A comparative investigation of missing data handling methods in growth mixture modeling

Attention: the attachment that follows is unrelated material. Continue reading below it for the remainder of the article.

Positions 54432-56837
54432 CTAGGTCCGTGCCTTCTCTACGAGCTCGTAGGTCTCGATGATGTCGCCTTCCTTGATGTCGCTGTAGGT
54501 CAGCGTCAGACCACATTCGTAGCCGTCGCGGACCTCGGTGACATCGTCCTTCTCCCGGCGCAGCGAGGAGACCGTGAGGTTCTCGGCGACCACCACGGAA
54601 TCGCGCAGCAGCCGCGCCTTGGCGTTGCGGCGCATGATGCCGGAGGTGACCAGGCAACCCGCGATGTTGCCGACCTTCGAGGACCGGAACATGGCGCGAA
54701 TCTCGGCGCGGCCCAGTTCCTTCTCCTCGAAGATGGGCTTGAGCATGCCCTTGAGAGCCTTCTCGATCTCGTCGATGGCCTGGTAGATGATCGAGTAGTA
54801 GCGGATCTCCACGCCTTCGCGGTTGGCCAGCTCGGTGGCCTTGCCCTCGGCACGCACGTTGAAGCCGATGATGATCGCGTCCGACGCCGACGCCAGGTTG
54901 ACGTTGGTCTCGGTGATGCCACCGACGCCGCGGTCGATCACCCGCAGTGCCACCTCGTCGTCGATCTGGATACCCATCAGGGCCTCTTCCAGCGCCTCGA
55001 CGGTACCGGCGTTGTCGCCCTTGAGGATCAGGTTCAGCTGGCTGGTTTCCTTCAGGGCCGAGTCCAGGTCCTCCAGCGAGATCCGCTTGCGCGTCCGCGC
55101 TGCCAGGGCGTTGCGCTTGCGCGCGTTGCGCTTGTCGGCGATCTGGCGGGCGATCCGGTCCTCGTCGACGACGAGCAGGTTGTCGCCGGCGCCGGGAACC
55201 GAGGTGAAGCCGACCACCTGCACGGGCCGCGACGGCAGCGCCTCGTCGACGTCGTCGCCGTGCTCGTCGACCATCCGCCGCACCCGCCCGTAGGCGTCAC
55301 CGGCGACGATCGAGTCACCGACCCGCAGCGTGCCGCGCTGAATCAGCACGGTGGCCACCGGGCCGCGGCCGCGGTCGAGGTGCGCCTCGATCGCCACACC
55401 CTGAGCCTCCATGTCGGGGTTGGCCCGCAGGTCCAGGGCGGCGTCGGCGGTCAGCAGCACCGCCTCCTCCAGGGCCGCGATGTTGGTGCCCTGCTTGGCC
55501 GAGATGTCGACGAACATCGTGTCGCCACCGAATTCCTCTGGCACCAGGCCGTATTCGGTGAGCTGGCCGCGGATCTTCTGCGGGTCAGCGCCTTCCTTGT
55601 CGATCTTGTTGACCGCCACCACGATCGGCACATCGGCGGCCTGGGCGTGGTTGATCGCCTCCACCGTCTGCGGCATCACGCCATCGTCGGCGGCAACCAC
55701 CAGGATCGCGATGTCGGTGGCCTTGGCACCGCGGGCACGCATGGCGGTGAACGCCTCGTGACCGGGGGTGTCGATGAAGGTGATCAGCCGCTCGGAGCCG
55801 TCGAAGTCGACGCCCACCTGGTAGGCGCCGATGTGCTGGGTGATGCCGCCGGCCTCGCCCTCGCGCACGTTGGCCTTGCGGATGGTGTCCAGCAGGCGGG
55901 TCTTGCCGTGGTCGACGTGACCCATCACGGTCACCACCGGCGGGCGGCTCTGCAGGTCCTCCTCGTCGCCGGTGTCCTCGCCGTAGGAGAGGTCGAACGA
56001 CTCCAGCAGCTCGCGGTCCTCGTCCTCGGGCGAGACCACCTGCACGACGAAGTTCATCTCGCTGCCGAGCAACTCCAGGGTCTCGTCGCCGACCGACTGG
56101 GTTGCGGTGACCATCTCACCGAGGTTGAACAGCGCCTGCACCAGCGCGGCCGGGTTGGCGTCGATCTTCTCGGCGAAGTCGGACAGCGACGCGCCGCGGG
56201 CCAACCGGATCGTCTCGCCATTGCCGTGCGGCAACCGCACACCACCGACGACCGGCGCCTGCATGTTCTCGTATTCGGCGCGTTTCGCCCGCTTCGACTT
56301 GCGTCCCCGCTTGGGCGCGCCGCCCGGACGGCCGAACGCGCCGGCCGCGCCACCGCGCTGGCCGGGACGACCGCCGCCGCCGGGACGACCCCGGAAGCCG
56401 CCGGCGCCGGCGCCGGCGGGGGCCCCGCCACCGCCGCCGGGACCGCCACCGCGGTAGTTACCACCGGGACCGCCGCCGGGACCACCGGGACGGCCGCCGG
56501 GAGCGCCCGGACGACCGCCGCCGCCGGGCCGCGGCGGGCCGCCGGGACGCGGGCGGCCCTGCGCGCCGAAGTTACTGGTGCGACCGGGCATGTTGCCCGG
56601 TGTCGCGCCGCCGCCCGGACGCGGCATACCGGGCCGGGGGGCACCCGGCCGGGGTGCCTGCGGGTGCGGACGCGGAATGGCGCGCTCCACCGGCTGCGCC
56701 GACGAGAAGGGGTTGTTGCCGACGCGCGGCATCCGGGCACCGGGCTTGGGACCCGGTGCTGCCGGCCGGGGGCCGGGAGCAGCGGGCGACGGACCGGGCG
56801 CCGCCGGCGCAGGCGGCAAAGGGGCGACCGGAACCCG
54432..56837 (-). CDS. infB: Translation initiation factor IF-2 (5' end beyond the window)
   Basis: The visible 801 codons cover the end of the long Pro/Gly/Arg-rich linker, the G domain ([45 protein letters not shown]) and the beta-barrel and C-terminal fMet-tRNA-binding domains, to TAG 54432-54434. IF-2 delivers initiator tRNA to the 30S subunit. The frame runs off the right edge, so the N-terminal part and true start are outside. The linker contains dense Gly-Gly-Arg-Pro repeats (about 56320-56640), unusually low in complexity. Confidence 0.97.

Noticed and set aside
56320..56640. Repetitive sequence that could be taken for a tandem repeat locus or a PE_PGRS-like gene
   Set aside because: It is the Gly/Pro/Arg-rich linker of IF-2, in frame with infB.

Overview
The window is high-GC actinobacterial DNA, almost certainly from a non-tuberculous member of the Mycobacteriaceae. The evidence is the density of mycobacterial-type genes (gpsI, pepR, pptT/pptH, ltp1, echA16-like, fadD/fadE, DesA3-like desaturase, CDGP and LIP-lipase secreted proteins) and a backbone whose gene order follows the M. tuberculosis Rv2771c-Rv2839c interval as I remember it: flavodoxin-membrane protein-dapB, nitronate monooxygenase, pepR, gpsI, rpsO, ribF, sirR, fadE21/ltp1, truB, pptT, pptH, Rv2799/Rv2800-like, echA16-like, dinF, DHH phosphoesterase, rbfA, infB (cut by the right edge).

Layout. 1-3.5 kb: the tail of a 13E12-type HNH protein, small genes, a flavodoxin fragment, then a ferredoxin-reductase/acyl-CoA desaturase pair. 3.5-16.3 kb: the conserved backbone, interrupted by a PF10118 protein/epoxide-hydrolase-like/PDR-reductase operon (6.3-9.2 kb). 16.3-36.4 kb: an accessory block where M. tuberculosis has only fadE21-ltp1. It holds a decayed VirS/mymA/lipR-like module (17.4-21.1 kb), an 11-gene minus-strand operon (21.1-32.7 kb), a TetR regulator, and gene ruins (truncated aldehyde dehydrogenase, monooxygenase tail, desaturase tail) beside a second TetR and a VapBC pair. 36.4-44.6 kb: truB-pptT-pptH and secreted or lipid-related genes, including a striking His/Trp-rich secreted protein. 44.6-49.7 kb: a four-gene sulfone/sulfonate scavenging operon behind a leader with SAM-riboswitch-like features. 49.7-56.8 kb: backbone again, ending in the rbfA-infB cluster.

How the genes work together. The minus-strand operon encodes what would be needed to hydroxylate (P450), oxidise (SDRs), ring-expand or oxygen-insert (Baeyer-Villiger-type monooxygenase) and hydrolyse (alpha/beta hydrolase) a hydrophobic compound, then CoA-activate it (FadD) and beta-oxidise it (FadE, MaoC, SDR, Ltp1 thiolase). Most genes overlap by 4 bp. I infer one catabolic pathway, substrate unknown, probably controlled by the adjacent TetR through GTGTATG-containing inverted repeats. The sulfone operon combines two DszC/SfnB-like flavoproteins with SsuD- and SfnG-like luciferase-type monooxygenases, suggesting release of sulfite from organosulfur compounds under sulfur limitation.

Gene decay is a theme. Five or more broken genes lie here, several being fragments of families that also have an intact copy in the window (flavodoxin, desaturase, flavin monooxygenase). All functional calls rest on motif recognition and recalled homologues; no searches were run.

Missing data can frequently appear in a longitudinal data analysis as they are measured repeatably. It is well known that missingness in empirical data can lead to biased estimation and invalid inference, and they should be treated properly. Researchers in behavioral sciences are often interested in modeling longitudinal developmental trajectories of individuals, such as the study of school achievement growth or self-regulation development. Growth Mixture Modeling (GMM) is statistical technique to identify unobserved subpopulations based on similar longitudinal growth trajectories. Due to common occurrence of missing data in longitudinal data, various methods are introduced to handle the missingness for GMM practice. For this dissertation project, the performance of missing data handling methodologies (Listwise deletion, Full Information Maximum Likelihood, and Multiple Imputation) was compared in terms of enumeration accuracy and relative bias through a series of Monte Carlo simulation. Based on the results of findings in this dissertation, practical guidelines for applied researchers are discussed.Embargo status: Restricted until 09/2172. To request the author grant access, click on the PDF link to the left.